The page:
In this activity, students explore how vibrations can make solid ground unstable.
Liquefaction is a phenomenon in which the strength and stiffness of a soil is reduced by earthquake shaking or other rapid loading. Liquefaction occurs when vibrations from seismic waves increase water pressure between soil grains, transforming once cohesive soil into a slurry of mud!
Liquefaction is more likely to occur in loose to moderately saturated granular soils with poor drainage, such as silty sands or sands and gravels. If the pressure of the water between soil grains is great enough, it will have the effect of holding the particles apart and of producing a condition that is practically equivalent to that of quicksand.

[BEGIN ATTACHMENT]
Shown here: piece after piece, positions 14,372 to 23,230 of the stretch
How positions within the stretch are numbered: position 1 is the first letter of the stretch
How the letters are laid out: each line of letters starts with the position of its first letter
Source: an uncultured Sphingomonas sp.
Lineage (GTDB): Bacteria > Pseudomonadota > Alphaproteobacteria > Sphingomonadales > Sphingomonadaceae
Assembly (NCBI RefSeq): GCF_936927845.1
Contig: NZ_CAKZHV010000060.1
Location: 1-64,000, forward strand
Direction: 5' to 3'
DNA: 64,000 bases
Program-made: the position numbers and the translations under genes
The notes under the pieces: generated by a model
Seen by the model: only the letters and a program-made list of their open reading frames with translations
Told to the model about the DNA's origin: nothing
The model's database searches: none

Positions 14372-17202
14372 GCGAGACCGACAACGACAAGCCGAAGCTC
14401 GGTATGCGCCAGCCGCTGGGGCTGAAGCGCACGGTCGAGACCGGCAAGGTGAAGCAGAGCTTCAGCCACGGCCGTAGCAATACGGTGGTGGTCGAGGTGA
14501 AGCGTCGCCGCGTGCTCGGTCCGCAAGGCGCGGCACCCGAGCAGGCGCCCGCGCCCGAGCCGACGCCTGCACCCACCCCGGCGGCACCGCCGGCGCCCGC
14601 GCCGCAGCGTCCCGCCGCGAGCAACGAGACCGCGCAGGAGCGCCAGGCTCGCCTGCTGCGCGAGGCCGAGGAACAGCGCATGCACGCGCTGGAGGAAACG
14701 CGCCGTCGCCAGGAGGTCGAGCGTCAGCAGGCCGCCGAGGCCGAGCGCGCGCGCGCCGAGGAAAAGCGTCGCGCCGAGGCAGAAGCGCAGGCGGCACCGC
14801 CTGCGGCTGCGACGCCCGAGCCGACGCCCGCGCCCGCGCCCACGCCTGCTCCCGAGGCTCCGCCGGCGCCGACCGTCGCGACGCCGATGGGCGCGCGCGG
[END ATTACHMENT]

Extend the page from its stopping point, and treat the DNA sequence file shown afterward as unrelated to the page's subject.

Liquefaction and related phenomena have been responsible for tremendous amounts of damage in historical earthquakes around the world. The building codes in many countries require engineers to consider the effects of soil liquefaction in the design of new buildings and infrastructure such as bridges, embankment dams and retaining structures